I hear that in past times it [communion] was only received by the tongue upon kneeling, but in even more ancient times it may also have been received by hand.
As much as I believe that receiving communion by the hand (and standing up) may be true in history, I just suspect that in its reintroducing it has taken away from our minds (albeit in the subconscious) the great mystery of this gift.
Our correspondent is correct. Many parishioners would remember a time when communion was received on the tongue, and that it was the universally accepted practice. It is also true that in the earliest years of the Church, when people gathered to celebrate what they called “the Breaking of the Bread”, this was not the case. Receiving communion in the hand as we do now was the common practice.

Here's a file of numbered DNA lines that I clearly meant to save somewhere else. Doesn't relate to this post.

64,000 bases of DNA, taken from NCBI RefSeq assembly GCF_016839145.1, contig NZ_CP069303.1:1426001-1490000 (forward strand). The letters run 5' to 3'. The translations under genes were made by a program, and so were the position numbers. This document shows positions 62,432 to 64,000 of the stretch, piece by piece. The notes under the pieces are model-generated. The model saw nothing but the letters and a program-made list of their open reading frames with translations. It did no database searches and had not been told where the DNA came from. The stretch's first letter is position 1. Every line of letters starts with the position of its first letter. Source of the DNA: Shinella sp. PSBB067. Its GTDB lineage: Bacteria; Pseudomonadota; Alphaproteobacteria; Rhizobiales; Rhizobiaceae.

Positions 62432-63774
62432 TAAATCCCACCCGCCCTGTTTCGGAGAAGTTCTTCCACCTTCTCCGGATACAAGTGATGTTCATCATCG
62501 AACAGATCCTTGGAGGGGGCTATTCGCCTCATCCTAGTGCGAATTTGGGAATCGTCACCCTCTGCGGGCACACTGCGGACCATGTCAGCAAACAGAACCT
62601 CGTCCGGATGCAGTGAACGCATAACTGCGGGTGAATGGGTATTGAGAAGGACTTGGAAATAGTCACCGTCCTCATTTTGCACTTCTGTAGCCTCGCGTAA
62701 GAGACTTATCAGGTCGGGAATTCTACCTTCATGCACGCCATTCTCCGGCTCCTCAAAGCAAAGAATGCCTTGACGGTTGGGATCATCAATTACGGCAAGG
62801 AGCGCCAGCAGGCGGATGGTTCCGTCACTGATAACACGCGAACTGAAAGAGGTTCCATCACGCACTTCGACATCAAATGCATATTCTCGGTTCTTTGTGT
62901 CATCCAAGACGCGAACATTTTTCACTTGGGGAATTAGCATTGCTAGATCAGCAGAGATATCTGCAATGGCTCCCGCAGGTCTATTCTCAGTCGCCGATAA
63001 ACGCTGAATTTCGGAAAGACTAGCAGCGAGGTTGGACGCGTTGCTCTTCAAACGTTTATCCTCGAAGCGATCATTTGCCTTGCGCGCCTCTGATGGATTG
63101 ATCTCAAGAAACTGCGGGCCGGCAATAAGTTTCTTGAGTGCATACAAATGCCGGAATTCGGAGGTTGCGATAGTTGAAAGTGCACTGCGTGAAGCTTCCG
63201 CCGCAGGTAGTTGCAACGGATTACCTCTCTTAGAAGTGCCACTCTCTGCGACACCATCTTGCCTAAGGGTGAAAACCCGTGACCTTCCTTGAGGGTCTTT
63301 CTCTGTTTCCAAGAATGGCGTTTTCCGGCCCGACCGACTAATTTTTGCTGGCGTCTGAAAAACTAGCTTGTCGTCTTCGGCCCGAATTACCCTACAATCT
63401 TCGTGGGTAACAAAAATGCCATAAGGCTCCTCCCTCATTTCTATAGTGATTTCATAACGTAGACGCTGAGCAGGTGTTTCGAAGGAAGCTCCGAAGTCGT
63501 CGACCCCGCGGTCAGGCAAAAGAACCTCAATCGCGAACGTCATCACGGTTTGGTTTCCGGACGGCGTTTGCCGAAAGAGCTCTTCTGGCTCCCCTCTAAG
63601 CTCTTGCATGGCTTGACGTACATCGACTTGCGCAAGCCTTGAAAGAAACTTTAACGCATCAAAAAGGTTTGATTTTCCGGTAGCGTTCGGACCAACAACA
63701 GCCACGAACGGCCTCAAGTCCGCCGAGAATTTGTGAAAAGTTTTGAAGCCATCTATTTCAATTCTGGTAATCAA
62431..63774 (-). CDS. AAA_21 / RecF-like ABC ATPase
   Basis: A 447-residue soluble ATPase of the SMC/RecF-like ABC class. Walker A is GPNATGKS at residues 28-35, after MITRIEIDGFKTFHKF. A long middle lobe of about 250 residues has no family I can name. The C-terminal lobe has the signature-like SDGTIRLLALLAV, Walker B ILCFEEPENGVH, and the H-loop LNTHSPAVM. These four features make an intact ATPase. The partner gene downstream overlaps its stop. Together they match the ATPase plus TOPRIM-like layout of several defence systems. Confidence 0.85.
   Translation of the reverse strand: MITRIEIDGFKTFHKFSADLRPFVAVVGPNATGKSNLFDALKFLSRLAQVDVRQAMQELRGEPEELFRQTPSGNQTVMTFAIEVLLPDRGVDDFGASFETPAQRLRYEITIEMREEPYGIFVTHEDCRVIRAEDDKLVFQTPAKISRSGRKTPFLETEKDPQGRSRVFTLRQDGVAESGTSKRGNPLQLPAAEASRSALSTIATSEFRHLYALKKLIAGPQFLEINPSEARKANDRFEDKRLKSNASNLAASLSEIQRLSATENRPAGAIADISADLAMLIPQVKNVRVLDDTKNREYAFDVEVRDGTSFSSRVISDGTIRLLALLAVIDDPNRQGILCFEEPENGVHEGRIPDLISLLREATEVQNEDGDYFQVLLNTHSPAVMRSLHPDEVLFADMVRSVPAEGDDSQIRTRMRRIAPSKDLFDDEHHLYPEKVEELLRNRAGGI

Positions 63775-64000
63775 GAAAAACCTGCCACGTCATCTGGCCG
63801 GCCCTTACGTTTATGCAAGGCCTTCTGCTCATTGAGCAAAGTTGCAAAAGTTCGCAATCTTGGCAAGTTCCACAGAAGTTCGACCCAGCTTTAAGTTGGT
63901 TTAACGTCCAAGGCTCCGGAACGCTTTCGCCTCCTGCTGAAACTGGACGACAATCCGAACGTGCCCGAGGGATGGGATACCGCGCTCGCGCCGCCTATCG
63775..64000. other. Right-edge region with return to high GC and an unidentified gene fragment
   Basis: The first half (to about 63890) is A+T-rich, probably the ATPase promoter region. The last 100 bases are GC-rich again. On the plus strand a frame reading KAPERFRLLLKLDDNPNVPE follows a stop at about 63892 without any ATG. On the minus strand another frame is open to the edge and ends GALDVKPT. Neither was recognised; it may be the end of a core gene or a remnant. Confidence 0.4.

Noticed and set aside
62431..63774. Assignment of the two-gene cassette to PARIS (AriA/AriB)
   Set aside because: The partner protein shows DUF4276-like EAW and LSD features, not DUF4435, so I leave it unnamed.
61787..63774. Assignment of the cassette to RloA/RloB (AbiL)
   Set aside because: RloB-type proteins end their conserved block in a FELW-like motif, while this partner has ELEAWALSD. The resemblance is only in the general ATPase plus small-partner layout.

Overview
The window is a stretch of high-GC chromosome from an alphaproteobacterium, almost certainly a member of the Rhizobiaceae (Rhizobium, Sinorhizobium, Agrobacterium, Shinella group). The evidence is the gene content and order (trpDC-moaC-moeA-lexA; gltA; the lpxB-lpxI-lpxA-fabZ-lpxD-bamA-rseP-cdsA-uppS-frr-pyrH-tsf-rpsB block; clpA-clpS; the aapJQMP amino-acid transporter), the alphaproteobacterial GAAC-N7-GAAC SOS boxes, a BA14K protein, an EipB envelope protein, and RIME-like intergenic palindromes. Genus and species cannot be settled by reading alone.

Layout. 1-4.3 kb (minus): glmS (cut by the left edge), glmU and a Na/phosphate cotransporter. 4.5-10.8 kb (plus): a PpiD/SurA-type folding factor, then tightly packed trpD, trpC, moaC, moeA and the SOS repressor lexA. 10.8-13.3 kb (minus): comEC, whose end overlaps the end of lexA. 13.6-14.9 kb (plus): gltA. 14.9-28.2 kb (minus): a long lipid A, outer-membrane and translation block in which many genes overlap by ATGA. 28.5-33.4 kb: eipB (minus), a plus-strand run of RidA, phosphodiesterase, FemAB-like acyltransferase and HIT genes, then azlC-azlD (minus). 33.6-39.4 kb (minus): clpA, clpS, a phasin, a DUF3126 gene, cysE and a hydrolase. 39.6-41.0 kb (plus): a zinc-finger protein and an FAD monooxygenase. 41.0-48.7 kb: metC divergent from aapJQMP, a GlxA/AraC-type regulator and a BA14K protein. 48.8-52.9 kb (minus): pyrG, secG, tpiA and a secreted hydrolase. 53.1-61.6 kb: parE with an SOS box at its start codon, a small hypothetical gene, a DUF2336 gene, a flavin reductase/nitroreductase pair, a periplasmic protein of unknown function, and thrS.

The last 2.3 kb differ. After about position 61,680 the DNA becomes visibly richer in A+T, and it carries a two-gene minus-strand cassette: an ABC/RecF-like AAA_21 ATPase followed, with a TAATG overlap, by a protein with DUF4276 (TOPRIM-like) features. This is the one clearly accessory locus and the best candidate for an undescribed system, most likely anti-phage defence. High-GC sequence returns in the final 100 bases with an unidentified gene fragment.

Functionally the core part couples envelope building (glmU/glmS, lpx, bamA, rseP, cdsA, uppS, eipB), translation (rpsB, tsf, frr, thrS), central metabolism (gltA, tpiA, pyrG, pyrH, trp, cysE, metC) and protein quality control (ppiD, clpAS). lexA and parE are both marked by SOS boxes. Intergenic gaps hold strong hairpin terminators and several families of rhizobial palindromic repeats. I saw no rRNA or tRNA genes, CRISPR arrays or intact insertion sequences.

It is also a growing concern within parts of the Church that many people have lost a sense of the great gift we receive, and that we in fact receive Christ himself in the consecrated bread and wine. It can be described as a loss of a sense of the “Real Presence”. This is a real concern.
On the other hand, I don’t believe that the means by which we receive communion has been the cause of a diminishing sense of the real presence. I also don’t think that reverting to reception on the tongue would solve the problem. I think there are a number of factors that need to be addressed to ensure we do not forget “the great mystery of this gift” of the Eucharist.